The ministry has hit five companies so far this year for illegal land use, following a tougher inspection regime launched in February that found examples of illegal land use in more than half the 13 cities examined in an initial spot check and officials cooking the books in four. In those cases buildings were ordered to be demolished, land taken back, executives imprisoned and officials reprimanded.
None of the companies sanctioned were as high profile as BYD. How tough will the ministry be this time? And what sort of signal will it want its ruling to send?
The recent heavy rain in the upper reaches of the Yangtze River is posing a second flood surge threat to the Three Gorges Dam. On Tuesday, the water level in the dam was more than 7 meters higher than the 145-meter flood alarm level, according to the Yangtze River Flood Control and Drought Relief Headquarters. Water levels reached 158 meters in July, just 17 meters below maximum capacity. Shipping through the Three Gorges was again suspended on Monday evening.
Update: The peak surge has passed without mishap, CCTV reports.
Road works and accidents cause traffic jams the world over, and motorists in China are no strangers to traffic congestion, but Xinhua is reporting a jam that has lasted nine days over a 100 kilometer stretch of National Expressway 110, the highway between Beijing and Huaian in Heibei and Jining in Inner Mongolia. Traffic is moving at such a slow place that local hawkers are selling truck drivers food, and reportedly overcharging handsomely for it. Four hundred traffic police have been dispatched to keep order. With the road works not due to be completed until mid-September, there is little expectation that the congestion will ease soon.
China executes more convicted criminals every year than any other country. The exact number is a state secret but is estimated to be in the thousands. Adding up Amnesty International’s figures, this Bystander reckons that China executes more than the rest of the world combined.
One reason is the lengthy list of crimes — 68 of them — that carry the death penalty. That list may now be culled to 55, according to Xinhua. Some white-collar crimes may come off the list including 13 “economy-related, non-violent offences” such as fraudulent use of financial bills, letters of credit and value added tax invoices. Smuggling gold, silver and other precious metals out of the country would also be exempted. Corruption, considered an economic crime, seems to be one that will still be considered a capital offense. A draft amendment to the country’s criminal code has been submitted for a first reading to the Standing Committee of the National People’s Congress, so there is a way to go before any change happens.
The number of executions has been falling since 2007 when the Supreme Court restarted reviewing all cases in which a lower court had imposed the death penalty. Xinhua quotes Chen Zexian, a criminal law expert at the China Law Society, as saying that death penalties are mainly imposed for only seven or eight crimes, mostly violent ones such as murder, rape and robbery, so culling the list of capital offences by 13 may not have a significant impact on the numbers, especially as they are all economic crimes.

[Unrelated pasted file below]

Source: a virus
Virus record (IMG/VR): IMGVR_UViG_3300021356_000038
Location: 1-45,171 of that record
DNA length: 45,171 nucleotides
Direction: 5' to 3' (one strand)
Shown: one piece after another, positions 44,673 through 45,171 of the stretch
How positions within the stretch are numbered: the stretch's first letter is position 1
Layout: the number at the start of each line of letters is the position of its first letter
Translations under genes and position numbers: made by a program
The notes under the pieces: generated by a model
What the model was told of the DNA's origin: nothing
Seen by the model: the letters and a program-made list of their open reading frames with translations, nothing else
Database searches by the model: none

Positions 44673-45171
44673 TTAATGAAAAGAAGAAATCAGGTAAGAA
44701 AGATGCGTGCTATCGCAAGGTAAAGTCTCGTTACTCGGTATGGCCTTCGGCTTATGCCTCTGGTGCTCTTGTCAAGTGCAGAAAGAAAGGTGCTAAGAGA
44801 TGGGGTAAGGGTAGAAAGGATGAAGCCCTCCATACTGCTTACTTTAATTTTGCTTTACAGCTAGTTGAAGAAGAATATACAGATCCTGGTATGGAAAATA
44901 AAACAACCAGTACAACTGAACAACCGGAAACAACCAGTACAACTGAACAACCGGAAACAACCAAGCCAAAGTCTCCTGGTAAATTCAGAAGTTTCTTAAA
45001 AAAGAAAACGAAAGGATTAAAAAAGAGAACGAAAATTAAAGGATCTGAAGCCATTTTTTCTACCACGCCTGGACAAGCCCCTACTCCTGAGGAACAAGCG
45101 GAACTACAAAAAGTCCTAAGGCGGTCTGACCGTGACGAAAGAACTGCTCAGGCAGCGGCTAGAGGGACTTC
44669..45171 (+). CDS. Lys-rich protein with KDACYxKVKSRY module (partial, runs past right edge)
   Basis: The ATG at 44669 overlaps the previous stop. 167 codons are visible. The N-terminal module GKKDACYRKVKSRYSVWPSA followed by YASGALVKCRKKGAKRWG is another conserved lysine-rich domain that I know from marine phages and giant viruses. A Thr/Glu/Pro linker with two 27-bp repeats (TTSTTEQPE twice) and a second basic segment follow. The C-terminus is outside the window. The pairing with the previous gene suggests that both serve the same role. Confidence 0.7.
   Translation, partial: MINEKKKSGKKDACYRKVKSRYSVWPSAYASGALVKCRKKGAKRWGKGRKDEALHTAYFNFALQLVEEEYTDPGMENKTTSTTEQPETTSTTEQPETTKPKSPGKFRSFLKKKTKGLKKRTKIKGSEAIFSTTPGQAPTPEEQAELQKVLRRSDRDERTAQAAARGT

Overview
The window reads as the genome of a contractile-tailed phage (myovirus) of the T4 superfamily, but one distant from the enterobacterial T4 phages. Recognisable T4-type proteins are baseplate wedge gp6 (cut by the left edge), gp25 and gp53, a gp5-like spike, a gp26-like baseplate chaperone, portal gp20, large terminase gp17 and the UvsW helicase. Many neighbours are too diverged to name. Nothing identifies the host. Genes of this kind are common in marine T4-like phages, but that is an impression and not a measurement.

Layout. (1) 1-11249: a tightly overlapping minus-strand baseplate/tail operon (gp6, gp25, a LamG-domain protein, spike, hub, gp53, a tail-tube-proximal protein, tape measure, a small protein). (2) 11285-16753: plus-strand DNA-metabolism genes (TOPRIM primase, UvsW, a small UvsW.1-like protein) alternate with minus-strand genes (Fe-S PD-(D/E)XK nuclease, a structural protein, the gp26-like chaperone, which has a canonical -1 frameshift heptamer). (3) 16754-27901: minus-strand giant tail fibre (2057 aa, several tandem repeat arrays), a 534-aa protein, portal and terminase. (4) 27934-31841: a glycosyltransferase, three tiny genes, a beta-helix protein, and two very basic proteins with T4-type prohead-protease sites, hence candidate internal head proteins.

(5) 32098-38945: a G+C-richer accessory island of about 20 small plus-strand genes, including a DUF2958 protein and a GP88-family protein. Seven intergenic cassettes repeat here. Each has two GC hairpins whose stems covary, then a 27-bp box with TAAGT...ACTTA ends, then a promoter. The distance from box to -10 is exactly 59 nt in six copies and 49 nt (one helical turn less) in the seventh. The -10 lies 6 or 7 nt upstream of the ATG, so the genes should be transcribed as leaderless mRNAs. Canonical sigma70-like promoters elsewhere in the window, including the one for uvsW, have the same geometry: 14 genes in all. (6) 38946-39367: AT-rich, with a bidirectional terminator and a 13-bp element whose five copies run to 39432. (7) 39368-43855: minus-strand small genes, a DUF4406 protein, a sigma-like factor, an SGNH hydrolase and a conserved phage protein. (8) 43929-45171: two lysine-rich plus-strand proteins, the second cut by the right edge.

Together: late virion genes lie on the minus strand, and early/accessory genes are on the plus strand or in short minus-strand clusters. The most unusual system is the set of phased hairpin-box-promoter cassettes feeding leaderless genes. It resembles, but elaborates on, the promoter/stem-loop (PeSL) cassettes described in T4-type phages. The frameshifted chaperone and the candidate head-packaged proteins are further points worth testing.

State media in North Korea are now saying that 5,000 people have been evacuated from in and around the northwestern border town of Sinuiju following the breaching of a dike on the Yalu River, which marks the border with China, on the outskirts of the Chinese port city of Dandong on Saturday. Sinuiju and surrounding villages were said to have been “severely affected” by the flooding of the rain swollen Yalu. Military units, including the air force and navy, have been deployed in rescue operations and to help shore up flood defences.
The picture above shows North Koreans reinforcing the banks of the Yalu at Sinuiju on Sunday.
On the Chinese side 94,000 people have been evacuated from Dandong. Four people are reported to have died as a result of the rains that started on Thursday, with at least one more missing. More than 200 houses have been destroyed in the city and its surrounding townships. The water level of the Yalu had fallen below critical levels by Sunday, but more rain, inevitably, is in the forecast.
While residents across Liaoning cope with the latest floods (the picture above was taken in the provincial capital Shenyang), authorities are again on flood and landslide alert across the country as more heavy rain in the upper reaches of the Yangtze and in the northeast has raised water levels in many rivers back to danger levels. Authorities have also called off the search for survivors of the mudslide that hit Zhouqu in Gansu two weeks ago. The official death toll stands at 1,435 as of Sunday, with 330 still missing.
The feared flooding of the Yalu River along the border with North Korea has led to a further 50,000 people being evacuated from Dandong at the river’s mouth after the waters breached a dike on the outskirts of the city. A second dike protecting the centre of the city has held so far. Some buildings on the outskirts have been flooded to the first floor. Rail services to the provincial capital Shenyang are now cut because the line is underwater. Three people are reported missing. Authorities are now concentrating on preventing landslides.
Renewed rain started falling heavily on Friday swelling the river, which was already at sufficiently critical levels for shipping lanes to have been closed for three days earlier this month and a first round of evacuations undertaken. The picture of a tributary of the Yalu looking from Dandong towards the North Korean town of Sinuiju was taken on Aug. 6.
We are hearing reports that flood damage on the North Korean side of the river as a result of the most recent rains has been extensive. North Korea has already acknowledged that there has been substantial damage in the east of the country as a result of the exceptionally heavy rains that have fallen all summer.
More torrential rain is forecast for the region over the next 24 hours, and for central and southwestern China.